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  25. "Peel Marina". Peel Town Commissioners. Archived from the original on 5 July 2008. Retrieved 4 November 2008.
  26. "£3.1m Peel harbour improvements planned". Isle of Man Newspapers. 20 January 2008. Archived from the original on 12 February 2009. Retrieved 4 November 2008.
  27. "IOMCA Member clubs". Isle of Man Cricket Association. Archived from the original on 11 February 2009. Retrieved 3 November 2008.
  28. "About Us - A Brief History". Valkyrs Hockey Club. Archived from the original on 5 July 2008. Retrieved 3 November 2008.
  29. "About Peel Golf Club". Peel Golf Club. Archived from the original on 5 September 2008. Retrieved 3 November 2008.
  30. "The Clubhouse". Peel Golf Club. Archived from the original on 5 September 2008. Retrieved 3 November 2008.
  31. "Visit Isle of Man: Dark Sky Sites". 2015. Archived from the original on 11 September 2016. Retrieved 21 March 2016.
  32. "Basking shark | Manx Wildlife Trust". Retrieved 4 November 2021.
  33. "About Us". Grace Baptist Church. Archived from the original on 28 August 2008. Retrieved 4 November 2008.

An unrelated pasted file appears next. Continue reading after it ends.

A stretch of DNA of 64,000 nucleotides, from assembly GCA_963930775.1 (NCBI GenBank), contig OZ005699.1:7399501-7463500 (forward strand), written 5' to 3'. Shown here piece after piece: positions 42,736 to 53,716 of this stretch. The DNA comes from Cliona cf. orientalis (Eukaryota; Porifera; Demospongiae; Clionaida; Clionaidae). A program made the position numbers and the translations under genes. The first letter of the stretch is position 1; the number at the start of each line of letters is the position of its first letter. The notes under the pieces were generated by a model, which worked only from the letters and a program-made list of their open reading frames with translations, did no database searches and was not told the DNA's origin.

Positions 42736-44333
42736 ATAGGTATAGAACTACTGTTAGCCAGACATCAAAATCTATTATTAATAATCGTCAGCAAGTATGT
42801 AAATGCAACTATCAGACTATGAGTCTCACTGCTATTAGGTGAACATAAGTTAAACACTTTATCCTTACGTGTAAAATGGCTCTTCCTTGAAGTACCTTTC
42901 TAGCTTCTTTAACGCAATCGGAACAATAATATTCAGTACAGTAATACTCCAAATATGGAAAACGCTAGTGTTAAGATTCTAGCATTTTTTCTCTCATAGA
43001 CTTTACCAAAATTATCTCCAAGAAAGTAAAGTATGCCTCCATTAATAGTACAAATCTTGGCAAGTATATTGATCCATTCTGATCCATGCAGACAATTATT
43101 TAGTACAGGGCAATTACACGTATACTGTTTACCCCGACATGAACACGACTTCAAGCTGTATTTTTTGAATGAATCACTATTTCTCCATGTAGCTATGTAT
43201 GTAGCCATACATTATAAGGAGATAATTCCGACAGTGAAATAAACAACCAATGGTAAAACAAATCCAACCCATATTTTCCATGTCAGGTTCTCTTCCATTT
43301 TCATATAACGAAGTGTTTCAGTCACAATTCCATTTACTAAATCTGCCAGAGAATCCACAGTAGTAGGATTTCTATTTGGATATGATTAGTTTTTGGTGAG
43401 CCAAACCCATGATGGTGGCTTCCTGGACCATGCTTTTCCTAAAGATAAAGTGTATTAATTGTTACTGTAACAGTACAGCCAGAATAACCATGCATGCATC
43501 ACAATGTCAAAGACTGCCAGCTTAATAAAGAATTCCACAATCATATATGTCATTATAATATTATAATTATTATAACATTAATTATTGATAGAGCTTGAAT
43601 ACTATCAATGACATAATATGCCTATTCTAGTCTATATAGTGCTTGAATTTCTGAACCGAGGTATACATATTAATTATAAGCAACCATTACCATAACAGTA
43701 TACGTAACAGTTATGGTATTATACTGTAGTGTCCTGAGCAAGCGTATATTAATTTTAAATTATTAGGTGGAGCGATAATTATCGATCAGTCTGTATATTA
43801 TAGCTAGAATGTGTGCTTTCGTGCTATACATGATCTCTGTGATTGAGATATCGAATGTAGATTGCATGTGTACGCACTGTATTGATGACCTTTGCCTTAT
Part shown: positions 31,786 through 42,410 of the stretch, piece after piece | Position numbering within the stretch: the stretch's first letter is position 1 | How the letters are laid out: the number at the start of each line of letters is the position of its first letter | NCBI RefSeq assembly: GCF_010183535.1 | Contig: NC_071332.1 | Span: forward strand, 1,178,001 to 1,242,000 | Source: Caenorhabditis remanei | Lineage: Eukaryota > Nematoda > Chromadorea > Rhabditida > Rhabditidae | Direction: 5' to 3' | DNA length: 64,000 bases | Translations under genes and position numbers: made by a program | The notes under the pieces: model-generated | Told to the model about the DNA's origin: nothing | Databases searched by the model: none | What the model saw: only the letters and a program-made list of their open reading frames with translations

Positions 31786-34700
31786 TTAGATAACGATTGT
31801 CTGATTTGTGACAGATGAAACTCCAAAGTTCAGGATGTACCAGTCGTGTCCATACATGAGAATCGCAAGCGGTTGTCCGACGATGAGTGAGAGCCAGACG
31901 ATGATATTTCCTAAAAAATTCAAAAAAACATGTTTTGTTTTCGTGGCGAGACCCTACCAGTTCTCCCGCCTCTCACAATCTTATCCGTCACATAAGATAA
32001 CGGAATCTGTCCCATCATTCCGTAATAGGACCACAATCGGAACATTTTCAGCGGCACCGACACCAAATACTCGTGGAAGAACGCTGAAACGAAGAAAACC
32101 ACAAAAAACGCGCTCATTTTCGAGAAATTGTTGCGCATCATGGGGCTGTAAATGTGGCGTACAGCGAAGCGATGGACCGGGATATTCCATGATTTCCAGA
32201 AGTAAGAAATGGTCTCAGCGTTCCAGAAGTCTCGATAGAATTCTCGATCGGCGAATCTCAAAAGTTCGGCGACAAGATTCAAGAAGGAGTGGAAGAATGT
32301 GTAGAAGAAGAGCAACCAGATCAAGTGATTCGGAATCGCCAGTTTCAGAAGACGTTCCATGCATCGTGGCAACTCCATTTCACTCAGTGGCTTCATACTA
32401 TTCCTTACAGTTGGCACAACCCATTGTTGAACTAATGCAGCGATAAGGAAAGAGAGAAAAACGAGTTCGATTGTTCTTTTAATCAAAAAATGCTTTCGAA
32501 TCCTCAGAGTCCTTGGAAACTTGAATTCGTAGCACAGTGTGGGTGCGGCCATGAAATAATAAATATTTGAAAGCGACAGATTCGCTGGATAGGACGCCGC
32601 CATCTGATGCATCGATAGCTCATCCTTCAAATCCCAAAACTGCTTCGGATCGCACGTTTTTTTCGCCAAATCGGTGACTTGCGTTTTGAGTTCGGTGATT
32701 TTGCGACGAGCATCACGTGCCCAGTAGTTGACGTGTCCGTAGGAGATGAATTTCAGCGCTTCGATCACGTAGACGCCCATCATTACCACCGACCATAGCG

34. "A page-turning moment in history". 5 February 2010. Retrieved 4 November 2021.
  35. "History of peel". Archived from the original on 9 May 2008. Retrieved 21 March 2016.
  36. "Peel Elim Community Church - Welcome". Elim Community Church. Retrieved 28 May 2016.
  37. "The church building and its origins". Grace Baptist Church. Archived from the original on 21 November 2008. Retrieved 4 November 2008.
  38. "Peel Methodist Chapels". Manx Notebook. Retrieved 14 October 2008.
  39. "About the school". Queen Elizabeth II High School. Archived from the original on 31 May 2008. Retrieved 3 November 2008.
  40. "History". Peel Clothworkers' School. Archived from the original on 11 February 2009. Retrieved 3 November 2008.
  41. "School facilities opened by proud Department member". Peel Clothworkers' School. 23 April 2008. Retrieved 3 November 2008.
  42. "Gaal-Gyub Vocabulary of the Anglo-Manx Dialect, 1924".

Other sources

  • Ingram, Michael (1983) Voyage of Odin's Raven (Clearwater) ISBN 978-0-946363-00-1